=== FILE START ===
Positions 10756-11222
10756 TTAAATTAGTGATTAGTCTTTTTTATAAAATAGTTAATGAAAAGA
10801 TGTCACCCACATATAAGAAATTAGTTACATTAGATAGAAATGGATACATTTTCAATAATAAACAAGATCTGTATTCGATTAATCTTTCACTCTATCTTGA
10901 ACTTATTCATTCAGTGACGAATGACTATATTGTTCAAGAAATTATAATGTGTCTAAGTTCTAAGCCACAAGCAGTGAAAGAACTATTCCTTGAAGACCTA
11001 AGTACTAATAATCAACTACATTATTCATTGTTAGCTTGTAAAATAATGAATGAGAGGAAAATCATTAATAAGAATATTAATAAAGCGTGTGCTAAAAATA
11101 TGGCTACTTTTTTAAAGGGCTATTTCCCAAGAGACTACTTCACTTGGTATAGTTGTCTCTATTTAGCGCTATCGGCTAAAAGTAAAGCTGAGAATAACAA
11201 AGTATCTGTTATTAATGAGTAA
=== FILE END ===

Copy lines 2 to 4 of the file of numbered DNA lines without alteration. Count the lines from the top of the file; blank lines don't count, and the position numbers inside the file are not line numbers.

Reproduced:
10756 TTAAATTAGTGATTAGTCTTTTTTATAAAATAGTTAATGAAAAGA
10801 TGTCACCCACATATAAGAAATTAGTTACATTAGATAGAAATGGATACATTTTCAATAATAAACAAGATCTGTATTCGATTAATCTTTCACTCTATCTTGA
10901 ACTTATTCATTCAGTGACGAATGACTATATTGTTCAAGAAATTATAATGTGTCTAAGTTCTAAGCCACAAGCAGTGAAAGAACTATTCCTTGAAGACCTA